The Shiny Object
For a change, let’s play the devil’s advocate here or take a bold shot to prescribe against a popular technology trend in the industry today.
Very much evident from the fact that overnight many companies became ‘AI First’ or changed their name to have a GPT prefix. It feels so much out of fashion if you are not somethingGPT today.
No question, AI is destined to transform businesses and boost performance across functions such as sales and marketing, customer operations, and software development. In the process of doing this, AI could unlock trillions of dollars in value across industries.
Many are experimenting with the different LLM capabilities, while a large section of the stakeholders are grappling with the technology’s impact on their business trying to figure out the right use case.
Is AI a good thing or bad thing? It’s like asking if money is a good thing or a bad thing. Money is good and essential for survival. But, the question is how much of it and forwhat purpose?
As a product manager, identifying exactly the right business and user problems and applying the right technology including Generative AI is what makes the role exciting. It is not about the fanciest of technologies, but the potential to make an impact.
No technology leader wants to be left behind or miss an opportunity to make things better for their customers, businesses and users. You are caught between the dichotomy of keeping pace and making sense of the technology and the the pressure of FOMO (Fear of Missing Out) and the urge ‘to do something’.
It is more out of the urge due to FOMO, it is all too easy to chase the next new thing as the answer. This phenomenon is also referred as the ‘Shiny Object Syndrome’ or SOS. Shiny object syndrome is a psychological concept in which people focus on a new and fashionable idea, regardless of how valuable or helpful it may ultimately be.
You build something even if it is not aligned with your strategy and goals.
The risks of prioritizing shiny new ideas without deep thought about
the broader impact are real — feature bloat, complex user
experiences, and wasted resources to name a few.
This does not mean that the hottest new technology or trend does not have a place in your product. It just means that you apply extra skepticism and rigour when evaluating ideas and building new functionality.
How can someone confront the Shiny Object Syndrome (SOS) head-on?
Many of the elevated expectations and apprehensions related to Generative AI relates to the lack of understanding of the technology. The world has been buzzing over ChatGPT since December of last year and it picked up steam around the February of this year with the release of ChatGPT and no wonder it took the shortest time to hit a million users.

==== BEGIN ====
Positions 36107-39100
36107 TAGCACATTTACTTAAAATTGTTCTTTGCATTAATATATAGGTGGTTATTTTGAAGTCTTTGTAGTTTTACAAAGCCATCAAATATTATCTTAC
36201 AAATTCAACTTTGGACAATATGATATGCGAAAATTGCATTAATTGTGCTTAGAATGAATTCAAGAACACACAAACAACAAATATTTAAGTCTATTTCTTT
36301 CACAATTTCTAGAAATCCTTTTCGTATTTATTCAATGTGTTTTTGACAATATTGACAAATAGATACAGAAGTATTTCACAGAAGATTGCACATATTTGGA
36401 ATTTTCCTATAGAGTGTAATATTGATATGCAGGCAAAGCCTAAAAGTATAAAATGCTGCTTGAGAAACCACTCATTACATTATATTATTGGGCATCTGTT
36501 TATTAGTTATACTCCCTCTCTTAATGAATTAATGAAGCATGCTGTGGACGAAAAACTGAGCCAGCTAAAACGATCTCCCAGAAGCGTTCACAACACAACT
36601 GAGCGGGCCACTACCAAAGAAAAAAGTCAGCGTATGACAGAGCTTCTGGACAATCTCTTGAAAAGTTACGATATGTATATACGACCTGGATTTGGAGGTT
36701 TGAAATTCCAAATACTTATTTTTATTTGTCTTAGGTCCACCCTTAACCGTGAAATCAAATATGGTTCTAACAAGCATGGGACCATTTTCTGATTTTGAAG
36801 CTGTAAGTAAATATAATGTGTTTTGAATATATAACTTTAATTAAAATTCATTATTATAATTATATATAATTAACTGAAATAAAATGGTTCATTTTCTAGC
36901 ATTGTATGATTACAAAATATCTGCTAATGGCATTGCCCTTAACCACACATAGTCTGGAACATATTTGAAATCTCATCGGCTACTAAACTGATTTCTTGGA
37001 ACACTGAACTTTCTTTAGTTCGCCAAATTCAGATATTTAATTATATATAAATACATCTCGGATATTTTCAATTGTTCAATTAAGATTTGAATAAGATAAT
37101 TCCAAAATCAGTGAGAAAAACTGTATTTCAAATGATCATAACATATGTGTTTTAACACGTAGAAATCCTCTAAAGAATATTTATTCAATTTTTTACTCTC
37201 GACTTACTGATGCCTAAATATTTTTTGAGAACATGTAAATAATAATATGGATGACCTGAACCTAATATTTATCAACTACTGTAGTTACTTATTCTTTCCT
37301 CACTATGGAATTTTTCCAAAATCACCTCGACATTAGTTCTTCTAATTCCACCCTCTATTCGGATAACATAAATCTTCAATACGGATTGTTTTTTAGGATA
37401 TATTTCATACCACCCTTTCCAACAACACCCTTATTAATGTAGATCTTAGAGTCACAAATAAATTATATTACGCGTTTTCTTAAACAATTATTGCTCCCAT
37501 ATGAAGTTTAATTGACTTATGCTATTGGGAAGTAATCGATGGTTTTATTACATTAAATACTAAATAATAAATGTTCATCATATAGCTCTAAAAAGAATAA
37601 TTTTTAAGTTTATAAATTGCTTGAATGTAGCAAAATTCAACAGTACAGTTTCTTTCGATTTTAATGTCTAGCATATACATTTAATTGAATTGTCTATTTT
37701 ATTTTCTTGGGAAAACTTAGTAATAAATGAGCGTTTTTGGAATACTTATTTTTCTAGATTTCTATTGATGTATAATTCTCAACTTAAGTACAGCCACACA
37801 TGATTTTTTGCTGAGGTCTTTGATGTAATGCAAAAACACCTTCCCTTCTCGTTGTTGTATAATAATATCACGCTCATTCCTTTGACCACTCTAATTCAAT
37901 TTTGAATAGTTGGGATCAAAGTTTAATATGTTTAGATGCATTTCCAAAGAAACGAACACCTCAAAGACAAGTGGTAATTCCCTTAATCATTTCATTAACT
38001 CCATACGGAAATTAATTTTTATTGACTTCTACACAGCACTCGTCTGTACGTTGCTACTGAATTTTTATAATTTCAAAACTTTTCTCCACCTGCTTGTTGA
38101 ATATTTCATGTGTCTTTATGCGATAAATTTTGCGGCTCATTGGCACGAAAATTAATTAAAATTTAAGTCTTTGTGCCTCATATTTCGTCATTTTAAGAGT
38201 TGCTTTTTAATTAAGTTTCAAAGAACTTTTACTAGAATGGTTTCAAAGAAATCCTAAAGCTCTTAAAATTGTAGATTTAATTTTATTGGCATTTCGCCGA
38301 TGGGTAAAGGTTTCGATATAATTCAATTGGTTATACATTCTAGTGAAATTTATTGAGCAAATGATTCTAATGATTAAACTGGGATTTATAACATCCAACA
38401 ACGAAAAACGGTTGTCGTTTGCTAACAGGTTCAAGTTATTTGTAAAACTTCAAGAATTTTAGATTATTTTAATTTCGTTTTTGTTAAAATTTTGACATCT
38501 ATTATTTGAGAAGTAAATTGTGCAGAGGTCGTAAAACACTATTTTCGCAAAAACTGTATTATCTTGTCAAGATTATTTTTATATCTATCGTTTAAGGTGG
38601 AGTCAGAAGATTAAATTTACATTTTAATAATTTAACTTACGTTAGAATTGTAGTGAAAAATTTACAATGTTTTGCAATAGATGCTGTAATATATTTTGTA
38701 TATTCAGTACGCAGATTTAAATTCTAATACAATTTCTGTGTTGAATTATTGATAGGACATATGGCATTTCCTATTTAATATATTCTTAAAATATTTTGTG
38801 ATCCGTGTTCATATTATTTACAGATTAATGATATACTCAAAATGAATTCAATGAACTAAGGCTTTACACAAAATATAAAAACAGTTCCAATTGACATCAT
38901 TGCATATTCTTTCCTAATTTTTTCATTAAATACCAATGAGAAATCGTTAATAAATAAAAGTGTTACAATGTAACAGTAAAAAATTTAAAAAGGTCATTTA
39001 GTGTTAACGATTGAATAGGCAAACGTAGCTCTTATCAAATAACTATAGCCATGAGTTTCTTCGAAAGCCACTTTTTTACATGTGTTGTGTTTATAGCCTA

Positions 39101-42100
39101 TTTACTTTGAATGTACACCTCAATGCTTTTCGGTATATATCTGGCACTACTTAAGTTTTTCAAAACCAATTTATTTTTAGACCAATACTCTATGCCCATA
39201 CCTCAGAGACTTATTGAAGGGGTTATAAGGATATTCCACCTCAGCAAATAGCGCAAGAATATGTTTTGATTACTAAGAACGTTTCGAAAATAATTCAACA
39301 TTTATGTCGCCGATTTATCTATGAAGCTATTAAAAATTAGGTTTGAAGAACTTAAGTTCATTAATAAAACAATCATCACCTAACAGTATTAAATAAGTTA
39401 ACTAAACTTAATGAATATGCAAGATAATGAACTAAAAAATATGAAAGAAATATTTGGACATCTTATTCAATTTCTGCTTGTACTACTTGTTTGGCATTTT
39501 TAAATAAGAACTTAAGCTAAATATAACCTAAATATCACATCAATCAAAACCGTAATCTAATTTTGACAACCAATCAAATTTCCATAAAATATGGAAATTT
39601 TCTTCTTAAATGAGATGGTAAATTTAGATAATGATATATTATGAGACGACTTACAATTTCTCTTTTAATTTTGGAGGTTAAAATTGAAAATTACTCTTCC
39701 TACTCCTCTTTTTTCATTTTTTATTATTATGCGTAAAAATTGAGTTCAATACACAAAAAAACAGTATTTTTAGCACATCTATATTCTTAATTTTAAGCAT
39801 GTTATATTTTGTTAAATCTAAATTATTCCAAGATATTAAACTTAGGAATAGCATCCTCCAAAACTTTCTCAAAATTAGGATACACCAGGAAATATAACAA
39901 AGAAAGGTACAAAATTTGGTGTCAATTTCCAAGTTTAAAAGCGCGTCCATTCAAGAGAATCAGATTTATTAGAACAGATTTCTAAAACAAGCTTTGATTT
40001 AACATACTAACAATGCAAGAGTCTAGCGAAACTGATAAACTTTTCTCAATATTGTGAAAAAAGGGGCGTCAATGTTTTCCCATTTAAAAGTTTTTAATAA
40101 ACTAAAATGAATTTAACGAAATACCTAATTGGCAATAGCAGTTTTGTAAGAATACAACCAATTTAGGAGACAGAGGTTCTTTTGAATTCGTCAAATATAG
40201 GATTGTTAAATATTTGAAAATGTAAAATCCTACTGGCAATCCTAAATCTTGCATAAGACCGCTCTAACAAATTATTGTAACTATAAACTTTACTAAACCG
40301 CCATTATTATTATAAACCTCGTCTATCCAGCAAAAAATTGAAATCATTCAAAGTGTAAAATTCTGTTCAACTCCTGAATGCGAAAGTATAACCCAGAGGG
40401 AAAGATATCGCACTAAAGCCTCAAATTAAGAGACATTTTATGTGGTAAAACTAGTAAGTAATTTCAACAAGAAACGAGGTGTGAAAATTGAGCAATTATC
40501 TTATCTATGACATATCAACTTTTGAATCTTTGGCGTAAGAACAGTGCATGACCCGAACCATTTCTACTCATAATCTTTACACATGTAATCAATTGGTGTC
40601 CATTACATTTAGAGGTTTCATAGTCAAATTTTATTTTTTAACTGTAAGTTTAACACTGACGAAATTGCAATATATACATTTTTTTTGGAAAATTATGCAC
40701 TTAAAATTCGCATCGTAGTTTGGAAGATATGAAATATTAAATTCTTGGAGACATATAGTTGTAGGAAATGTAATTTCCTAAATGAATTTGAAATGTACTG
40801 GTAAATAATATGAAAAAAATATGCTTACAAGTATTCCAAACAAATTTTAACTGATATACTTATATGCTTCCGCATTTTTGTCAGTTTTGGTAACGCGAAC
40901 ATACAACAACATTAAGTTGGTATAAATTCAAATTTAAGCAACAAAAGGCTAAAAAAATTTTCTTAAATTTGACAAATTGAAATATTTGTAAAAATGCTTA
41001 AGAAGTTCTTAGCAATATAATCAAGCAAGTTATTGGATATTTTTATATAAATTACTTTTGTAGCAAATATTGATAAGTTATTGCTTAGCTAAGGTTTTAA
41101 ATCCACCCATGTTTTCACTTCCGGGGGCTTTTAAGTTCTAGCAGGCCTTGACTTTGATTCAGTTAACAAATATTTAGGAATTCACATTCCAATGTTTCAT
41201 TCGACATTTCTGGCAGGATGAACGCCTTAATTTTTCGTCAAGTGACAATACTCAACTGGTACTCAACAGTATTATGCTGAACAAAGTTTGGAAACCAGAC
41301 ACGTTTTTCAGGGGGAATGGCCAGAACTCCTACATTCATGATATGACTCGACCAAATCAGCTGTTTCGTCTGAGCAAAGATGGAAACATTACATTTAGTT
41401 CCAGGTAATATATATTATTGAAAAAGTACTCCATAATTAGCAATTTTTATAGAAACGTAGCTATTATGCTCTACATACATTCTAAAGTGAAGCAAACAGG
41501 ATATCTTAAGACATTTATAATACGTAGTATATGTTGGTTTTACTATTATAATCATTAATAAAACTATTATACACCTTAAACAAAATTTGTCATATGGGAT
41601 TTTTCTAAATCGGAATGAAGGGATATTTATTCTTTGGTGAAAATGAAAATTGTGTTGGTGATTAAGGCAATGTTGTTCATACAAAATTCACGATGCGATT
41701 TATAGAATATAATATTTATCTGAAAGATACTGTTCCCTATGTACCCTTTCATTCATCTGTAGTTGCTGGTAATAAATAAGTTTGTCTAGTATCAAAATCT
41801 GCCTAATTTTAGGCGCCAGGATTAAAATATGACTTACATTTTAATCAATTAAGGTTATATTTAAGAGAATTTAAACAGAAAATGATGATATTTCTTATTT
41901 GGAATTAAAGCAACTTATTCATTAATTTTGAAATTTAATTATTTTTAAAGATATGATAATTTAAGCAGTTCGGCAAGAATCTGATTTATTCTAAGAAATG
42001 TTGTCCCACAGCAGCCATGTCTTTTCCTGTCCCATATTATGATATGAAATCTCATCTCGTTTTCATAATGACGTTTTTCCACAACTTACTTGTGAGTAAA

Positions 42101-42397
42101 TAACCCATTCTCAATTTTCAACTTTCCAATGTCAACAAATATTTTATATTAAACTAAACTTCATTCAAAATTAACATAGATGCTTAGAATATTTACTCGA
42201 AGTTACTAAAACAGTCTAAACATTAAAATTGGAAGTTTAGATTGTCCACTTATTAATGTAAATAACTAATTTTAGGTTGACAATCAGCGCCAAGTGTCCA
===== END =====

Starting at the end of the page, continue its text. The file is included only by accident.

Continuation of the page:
Soon, it gathered momentum among the industry and it seems like every company was talking about rolling out AI in some capacity.
Here lies the very important first step.
While ChatGPT can automatically generate text that predominantly make sense, it is very important to understand what an LLM (Large Language Model) is? How does it work? Why does it work? While the words ‘Large’ and ‘Model’ in that name are quite self-explanatory, what exactly does the word ‘Language’ in the name mean? How is this different to any other Machine Learning algorithms?
So much of literature is readily available for easier understanding and my best recommendation is this long blog from Stephen Wolfram which is now available as a book.
In addition to understanding the underlying technology, ask these simple questions.
Is it necessary for your application to have a Gen AI component? Validate it against the use cases that leveraged Gen AI is persumed to be good at – analyze large corpus of content, summarize, generate answers from a very large content, assist in writing.
To better understand your customers’ needs, think about how they currently use your product and where there are opportunities to optimize their experience with the power of AI.
Almost everyone appears confident about the potential of AI and the hype cycle of the technology also adds to that inflated expectations. One simple way to get started is to start small on a particular use case with the greatest relevance. Identify low-hanging fruit and look for simple, high-impact, low-cost and low-risk use cases. Easier said than done.
I have seen a similar scenario at many organizations during the initial Big Data hype cycle. Many of the firms were busy fiddling around with Hadoop related technologies when their total data footprint would not be more than few GBs. A simple database application would have solved their problem.
Read the fine print
Okay; now you have understood the technology and see an opportunity with a right use case. Focus on asking the right questions next.
What exactly is a private LLM? How does my data stay safe? How much of it goes out? Wear the critical lens to weigh the costs and benefits of using an Open AI model.
How do we operationalize? How does this Gen AI use case integrate well with my other enterprise applications? How much does it cost? What is our testing strategy?
LLMs tend to hallucinate? How does this impact your product feature or your application? What is your way to provide a safety net over any incorrect results from the AI feature?
In summary, AI is here for sure. It has already permeated our lives in multiple ways and its progress for enterprise applications is going to mature in the coming days. It may not be one of the routine tasks as write text, music or create digital art that has garnered the excitement so far.
Doing so will allow you to focus on investing in the features that will deliver real value and make the greatest impact.
In the mean time, the boldest move could be not doing something or resisting the temptation to not pursue something because it could be a shiny object.
Sometimes, it is okay not to do something.
Or, at least till we figure out or learn more on what it is.